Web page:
By Terry Miller and Steve Baker
African-American churches are a critical element in Monrovia’s rich history. Institutions such as the Shiloh A.M.E. Zion Church on Canyon proved to be more than a place of worship for local African Americans like Dorothy Dudley who spent the better part of ten years trying to get the city to honor her church and its rich history in some shape or form.
The story of Shiloh A.M.E. Zion church really begins with Elias J. “Lucky” Baldwin, who bought some 8,000 acres of Rancho Santa Anita in 1875. Baldwin had noticed the fertile acres of the San Gabriel Valley while traveling through it on the way to his mining interests in the mountains above San Bernardino. In time, Baldwin acquired a stable of fine thoroughbred racing horses that were housed on the ranch when they were not winning races at the major race tracks around the country.
It was in his role as trusted employee that Fisher was sent by Baldwin to South Carolina to recruit families to work under contract on his ranch. Most, if not all of the families recruited by Fisher lived in Bennettsville, South Carolina, and many of them were related directly to each other or related by marriage. They had also been members of an A.M.E. Zion Church in Bennettsville.
The families arrived in January of 1886 after an arduous journey. Almost immediately they re-gathered as a congregation under the leadership of the Reverend Henry Hollins. They chose the name “Shiloh” for their new congregation; it may have been the name of their prior church in Bennettsville. Among those families who came were the Adams, Graham, Hollins, McClain, McCoy, McQueen, Moore, Morris, and Shaw families. The church was founded in 1886 and Rev. Hollins was the presiding pastor back then. The church was officially established in 1892.
While not eligible for Landmark status, the church community including Councilmember Larry Spicer celebrated the unveiling of a plaque Saturday afternoon.
Dudley was quick to point out that city staffers and friends of the church were extremely helpful in garnering the recognition. She also singled out Ralph Walker and KGEM for his invaluable service to the church and community. Dorothy Dudley said, “There’s a lot of love there (in the church) … people really help one another.”
The effervescent 81-year-old and her equally bubbly 87-year-old husband Earz Dudley Sr. came to Monrovia in 1973 and were invited by a co-worker to the church in 1974. She was hooked. The Dudley’s will be celebrating 60 years of marriage on Sept. 21. The couple has two children, Earz Jr. and Cheryl.
“I’m a blessed person,” Dudley told Monrovia Weekly on Monday. “I don’t know why … I ask people to do something and they just do it,” she said with a wonderfully addictive laugh referring to how she spearheaded the recognition plaque. What Dudley did was nothing short of magnificent and she and fellow church members (of which there are about 103) celebrated the church and its rich history Saturday.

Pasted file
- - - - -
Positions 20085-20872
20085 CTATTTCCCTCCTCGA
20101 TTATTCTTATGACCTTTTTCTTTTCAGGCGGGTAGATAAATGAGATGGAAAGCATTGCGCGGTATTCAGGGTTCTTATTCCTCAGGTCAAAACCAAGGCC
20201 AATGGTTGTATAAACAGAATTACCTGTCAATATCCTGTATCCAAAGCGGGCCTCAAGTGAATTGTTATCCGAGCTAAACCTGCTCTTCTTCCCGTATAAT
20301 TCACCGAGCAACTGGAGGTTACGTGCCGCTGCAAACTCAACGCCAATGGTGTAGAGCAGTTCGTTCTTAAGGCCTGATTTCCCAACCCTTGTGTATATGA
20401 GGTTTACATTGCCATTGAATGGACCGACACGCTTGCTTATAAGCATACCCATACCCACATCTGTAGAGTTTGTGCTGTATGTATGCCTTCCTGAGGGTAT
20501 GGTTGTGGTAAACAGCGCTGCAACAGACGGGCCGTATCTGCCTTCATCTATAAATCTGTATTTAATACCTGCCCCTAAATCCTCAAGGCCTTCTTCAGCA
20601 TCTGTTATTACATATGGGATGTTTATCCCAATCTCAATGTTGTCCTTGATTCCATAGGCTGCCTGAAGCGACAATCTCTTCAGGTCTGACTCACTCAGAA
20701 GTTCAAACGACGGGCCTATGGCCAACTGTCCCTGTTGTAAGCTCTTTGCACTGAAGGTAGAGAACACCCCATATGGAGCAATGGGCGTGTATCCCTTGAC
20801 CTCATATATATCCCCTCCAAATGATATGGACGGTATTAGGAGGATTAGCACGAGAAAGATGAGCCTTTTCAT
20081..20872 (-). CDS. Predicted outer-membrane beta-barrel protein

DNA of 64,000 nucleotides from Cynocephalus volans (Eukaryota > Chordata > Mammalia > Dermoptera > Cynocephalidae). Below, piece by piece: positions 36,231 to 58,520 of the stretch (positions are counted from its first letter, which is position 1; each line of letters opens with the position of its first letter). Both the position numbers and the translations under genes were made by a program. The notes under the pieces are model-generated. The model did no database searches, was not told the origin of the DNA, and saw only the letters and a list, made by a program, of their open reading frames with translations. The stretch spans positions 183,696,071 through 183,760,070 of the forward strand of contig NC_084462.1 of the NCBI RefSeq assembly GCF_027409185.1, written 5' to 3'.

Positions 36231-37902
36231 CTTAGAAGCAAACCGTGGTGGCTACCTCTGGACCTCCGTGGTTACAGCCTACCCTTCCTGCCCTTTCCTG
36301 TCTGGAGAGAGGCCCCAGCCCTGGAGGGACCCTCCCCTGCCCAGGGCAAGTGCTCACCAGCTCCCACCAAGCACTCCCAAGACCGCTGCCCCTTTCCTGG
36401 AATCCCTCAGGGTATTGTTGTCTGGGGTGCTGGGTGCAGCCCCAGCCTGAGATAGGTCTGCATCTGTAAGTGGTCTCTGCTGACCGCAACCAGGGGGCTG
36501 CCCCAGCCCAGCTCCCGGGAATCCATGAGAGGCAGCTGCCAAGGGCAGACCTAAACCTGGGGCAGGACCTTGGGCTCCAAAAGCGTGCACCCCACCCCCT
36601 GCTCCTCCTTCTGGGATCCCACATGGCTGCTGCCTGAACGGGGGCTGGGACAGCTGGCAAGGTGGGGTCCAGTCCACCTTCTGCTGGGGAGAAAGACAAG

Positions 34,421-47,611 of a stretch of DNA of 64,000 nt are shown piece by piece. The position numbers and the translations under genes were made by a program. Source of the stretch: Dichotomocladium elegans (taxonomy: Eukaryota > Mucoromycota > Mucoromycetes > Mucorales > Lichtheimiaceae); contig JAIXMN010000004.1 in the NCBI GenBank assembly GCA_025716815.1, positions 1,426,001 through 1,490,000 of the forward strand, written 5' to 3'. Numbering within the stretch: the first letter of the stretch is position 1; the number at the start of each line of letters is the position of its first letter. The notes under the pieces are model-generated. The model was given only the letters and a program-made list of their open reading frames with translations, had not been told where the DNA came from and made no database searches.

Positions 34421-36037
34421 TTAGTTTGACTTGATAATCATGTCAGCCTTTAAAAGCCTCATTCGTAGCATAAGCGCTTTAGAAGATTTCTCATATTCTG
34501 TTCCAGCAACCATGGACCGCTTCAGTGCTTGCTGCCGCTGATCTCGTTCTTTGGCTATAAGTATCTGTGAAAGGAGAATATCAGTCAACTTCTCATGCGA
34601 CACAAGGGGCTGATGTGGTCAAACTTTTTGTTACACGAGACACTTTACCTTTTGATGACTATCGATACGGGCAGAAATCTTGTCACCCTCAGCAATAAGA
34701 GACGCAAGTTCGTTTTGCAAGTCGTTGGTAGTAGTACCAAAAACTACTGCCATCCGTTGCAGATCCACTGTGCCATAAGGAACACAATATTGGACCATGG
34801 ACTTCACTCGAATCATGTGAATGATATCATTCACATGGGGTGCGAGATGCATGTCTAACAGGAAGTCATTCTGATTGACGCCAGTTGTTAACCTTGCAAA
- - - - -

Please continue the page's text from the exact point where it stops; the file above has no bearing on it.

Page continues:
Initially, the congregation met in the homes of members due to the lack of a permanent building. Enter John B. Adams.
Adams was an African-American agriculturist who purchased and donated the land to help establish the Zion church on the corner of Huntington Drive and Canyon Boulevard. Then the avenues’ names were Charlotte and Falling Leaf.
Alice Buckner and Mrs. Duncan Shaw bought a small building that was later relocated to the current site.
The original building on the site served for over twenty years, but it became inadequate as the congregation grew. Construction on the present building began late in 1914 and was completed the following year. W. H. McCune, a local builder, erected the building. The original church building was moved to the rear of the lot, where it serves today as a social hall.
One of the prime movers behind the new church was Kate “Aunt Catty” Morris, who was the sister of the Rev. Hollins and who came with the others from Bennettsville in 1886. She had established strong relationships with many of the early families of Monrovia for whom she worked after leaving Baldwin’s Ranch. One Sunday she hitched up her horse and buggy and visited those families, soliciting contributions for the new building. It was her efforts that assured the completion of the church. “Aunt Catty” was nearly one hundred years old at the time.
With the construction of a parsonage on Huntington Drive in 1923, the church plant was complete. The parsonage was later moved to the north side of the church after Huntington Drive was widened in the late 1920s. The church and social hall have been remodeled several times, but the basic structures remain.
Present at the dedication of the commemorative plaque on Sept. 8, 2018 were descendants of the founding families of 1886; the Adams and Hollins families representing the fourth, fifth, sixth, and even the seventh generation. No other church in Monrovia has worshipped at the same location for as long and few churches have had such continuity of membership. Rev. Doc. H.D. Bolton has been pastor at Zion church for the past year.